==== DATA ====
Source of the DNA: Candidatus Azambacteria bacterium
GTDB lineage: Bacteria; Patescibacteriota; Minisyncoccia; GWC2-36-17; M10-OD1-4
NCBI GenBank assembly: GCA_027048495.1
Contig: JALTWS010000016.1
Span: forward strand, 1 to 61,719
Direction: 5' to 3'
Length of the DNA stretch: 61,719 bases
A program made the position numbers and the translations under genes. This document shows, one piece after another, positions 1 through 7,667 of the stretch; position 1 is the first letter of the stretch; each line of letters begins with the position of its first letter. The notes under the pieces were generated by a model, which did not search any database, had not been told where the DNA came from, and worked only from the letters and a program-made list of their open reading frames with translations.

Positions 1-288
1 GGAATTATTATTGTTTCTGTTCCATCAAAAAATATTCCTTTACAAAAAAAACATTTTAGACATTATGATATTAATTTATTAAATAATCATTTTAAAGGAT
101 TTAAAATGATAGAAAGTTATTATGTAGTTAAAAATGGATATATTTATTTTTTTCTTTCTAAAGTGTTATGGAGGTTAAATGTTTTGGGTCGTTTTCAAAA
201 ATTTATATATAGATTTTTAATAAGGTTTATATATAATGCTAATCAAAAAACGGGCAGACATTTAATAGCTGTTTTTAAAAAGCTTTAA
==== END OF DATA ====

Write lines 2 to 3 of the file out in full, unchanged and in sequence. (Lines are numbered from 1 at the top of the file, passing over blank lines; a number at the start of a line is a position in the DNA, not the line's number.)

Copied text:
GTDB lineage: Bacteria; Patescibacteriota; Minisyncoccia; GWC2-36-17; M10-OD1-4
NCBI GenBank assembly: GCA_027048495.1